Artwork by Enrique Cropper
The fifth week of COVID confinement had just begun and Belgium was in lockdown. It was a fine April evening and George sat looking out from the terrace, towards his favourite part of the garden, where the budding oak tree rose amongst the yellows and the pinks of the newly flowering shrub border. Fatigued by another full day of télé-travail, he clutched his half-full glass of Margaux and took in the evening call of the song thrush, whose rich tones and accents were filling the deep, blue, domed sky that enveloped them both. “Yes,” sighed George, nodding to himself and lifting his glass to take another slow quaff. The fine wine reminded him of an occasion, now many years ago. “That impudent young biologist,” he whispered to himself, and the memory of the conversation all came flowing back into his mind.
That week had been particularly busy for George, doing what satisfied him most: “Another timely regulatory intervention” he was telling himself, as he sat back in the bar round the corner from the office that Friday evening at the invitation of his new boss Guy Lecomte. Lecomte was only a few years older than George, but one who had risen quickly after his “posting in Cabinet” in the European Regulatory Authority. Lecomte, noted George, liked to use more combative language to describe the week’s actions. Even Friday night drinks had started to feel more like a military operations debrief. “We are really just the Fire Service, les pompiers vous savez, of the ERA” George could overhear Lecomte saying to an impressionable young functionary, new to the department. “Another flambée des marches financiers, another quick dowse from the regulatory hose and, hey presto, problem put out, job done, we can hang up our extinguishers and go home.”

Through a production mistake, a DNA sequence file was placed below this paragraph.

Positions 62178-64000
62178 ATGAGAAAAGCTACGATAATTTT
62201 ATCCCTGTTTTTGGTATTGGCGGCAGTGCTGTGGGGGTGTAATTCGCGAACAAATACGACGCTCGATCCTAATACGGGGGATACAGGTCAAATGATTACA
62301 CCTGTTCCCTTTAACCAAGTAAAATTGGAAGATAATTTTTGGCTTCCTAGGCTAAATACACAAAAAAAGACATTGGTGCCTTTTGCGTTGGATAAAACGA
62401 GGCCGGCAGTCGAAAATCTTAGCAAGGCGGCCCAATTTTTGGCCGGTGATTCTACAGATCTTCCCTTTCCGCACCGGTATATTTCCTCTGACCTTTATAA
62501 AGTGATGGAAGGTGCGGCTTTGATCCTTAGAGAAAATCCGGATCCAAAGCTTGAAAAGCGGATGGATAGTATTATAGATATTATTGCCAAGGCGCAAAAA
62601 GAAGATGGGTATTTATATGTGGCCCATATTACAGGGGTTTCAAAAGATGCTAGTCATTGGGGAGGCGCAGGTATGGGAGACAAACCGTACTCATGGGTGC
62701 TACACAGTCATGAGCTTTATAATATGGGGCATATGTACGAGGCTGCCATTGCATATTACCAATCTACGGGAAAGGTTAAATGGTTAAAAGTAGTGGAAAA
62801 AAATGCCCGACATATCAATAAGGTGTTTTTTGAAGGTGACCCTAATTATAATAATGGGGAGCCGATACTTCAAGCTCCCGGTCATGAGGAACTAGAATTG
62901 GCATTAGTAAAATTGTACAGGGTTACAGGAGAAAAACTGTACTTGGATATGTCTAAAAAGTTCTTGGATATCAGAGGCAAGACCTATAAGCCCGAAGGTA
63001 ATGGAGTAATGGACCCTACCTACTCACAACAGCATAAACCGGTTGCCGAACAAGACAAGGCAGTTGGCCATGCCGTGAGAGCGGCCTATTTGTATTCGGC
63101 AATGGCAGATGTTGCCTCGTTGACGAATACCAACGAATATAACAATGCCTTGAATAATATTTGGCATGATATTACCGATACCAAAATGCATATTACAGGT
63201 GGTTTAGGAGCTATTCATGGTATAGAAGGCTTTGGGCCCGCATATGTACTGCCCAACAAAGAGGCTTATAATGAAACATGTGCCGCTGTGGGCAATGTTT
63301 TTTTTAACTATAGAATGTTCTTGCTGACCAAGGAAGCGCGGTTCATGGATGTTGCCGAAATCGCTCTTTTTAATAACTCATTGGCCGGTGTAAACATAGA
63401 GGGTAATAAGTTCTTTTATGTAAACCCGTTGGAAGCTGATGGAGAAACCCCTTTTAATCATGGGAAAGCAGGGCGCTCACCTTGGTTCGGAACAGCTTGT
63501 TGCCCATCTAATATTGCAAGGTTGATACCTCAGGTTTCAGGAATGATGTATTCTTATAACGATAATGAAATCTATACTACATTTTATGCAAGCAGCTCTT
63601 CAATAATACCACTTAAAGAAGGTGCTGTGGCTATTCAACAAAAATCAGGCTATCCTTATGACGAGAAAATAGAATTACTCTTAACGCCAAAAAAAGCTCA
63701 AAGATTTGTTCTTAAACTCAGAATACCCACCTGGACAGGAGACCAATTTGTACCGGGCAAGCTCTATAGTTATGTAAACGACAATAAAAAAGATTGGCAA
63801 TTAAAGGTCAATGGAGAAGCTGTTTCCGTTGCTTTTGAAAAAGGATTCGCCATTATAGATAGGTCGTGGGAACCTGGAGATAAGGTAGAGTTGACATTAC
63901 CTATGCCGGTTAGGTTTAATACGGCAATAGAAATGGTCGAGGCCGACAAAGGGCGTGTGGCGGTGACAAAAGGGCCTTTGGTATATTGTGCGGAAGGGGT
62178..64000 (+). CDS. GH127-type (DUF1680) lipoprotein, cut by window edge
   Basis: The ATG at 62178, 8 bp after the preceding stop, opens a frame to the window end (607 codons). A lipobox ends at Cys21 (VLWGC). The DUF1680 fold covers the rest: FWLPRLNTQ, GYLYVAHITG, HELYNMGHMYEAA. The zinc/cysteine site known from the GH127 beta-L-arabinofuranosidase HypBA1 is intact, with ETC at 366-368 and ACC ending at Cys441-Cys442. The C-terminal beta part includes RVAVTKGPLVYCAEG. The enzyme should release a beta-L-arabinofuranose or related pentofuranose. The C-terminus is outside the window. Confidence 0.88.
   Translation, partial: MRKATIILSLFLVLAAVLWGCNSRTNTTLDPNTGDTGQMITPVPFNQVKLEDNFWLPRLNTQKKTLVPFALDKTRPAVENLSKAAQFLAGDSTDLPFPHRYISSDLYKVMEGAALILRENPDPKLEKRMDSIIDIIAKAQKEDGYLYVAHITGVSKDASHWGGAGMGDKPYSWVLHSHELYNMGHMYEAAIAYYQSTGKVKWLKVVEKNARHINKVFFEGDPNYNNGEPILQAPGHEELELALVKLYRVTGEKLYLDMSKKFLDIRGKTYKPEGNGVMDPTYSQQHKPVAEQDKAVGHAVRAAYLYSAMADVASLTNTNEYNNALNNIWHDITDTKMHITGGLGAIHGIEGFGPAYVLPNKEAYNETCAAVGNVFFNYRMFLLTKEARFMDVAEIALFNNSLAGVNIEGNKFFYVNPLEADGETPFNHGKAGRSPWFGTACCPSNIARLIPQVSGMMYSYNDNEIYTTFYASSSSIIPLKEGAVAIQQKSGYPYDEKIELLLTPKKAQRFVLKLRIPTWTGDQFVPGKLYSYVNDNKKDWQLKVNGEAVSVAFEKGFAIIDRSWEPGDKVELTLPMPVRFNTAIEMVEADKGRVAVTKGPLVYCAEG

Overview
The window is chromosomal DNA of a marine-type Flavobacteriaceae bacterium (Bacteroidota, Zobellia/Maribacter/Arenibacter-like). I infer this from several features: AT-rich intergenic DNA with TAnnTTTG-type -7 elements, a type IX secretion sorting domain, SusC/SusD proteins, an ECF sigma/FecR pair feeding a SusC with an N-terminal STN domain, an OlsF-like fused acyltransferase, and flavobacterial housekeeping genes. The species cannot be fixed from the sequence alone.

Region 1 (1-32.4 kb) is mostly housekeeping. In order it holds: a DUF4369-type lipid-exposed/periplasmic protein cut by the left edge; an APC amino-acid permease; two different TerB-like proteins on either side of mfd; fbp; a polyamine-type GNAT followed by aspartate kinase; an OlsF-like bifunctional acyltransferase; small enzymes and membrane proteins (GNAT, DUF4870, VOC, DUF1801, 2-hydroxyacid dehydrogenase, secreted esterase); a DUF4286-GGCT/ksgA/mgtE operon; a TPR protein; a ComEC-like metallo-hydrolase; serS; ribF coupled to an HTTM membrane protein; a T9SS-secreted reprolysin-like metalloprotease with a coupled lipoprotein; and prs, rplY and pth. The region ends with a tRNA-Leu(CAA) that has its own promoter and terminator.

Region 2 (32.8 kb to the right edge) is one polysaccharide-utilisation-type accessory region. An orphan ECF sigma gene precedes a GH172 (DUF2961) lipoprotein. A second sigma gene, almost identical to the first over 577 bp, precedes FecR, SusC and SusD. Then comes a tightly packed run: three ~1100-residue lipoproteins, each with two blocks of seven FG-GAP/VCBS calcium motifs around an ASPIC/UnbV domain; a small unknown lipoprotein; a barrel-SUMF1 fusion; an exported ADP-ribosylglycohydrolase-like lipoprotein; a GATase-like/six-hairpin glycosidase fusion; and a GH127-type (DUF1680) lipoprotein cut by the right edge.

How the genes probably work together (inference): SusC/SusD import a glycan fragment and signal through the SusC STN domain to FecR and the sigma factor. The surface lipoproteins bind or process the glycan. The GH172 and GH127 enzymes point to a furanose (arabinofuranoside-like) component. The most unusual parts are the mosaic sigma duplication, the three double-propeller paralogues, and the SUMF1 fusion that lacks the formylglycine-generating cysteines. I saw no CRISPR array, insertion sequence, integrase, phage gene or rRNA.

By the time his train had reached La Hulpe station, George, somewhat weary after his hectic week, had managed to put Lecomte’s boorish words behind him. “Not so much the fire, as the medical service of the ERA” George had mused, reflecting on the feverish way in which his Director General had barked down the phone just three days before: “George, for God’s sake, can’t you find a remedy to this little problem, before it spreads any further?” Little had George known, as he set off from the station up the hill to his house nestled in the La Hulpe woods, what was awaiting him at dinner that night.
George always had to be careful not to spend too long cooling off in the bar on Fridays, especially the evenings when he was entertaining guests. His wife, Patricia, would have already prepared the table and laid out her special range of appetising salads. Next to the barbecue, she would have left the meat, seasoned in that charming, fresh style that was all hers. “Only thing to do now,” George was merrily saying to himself, his journey nearly done, “will be to slip into something more comfortable, and light the briquettes.”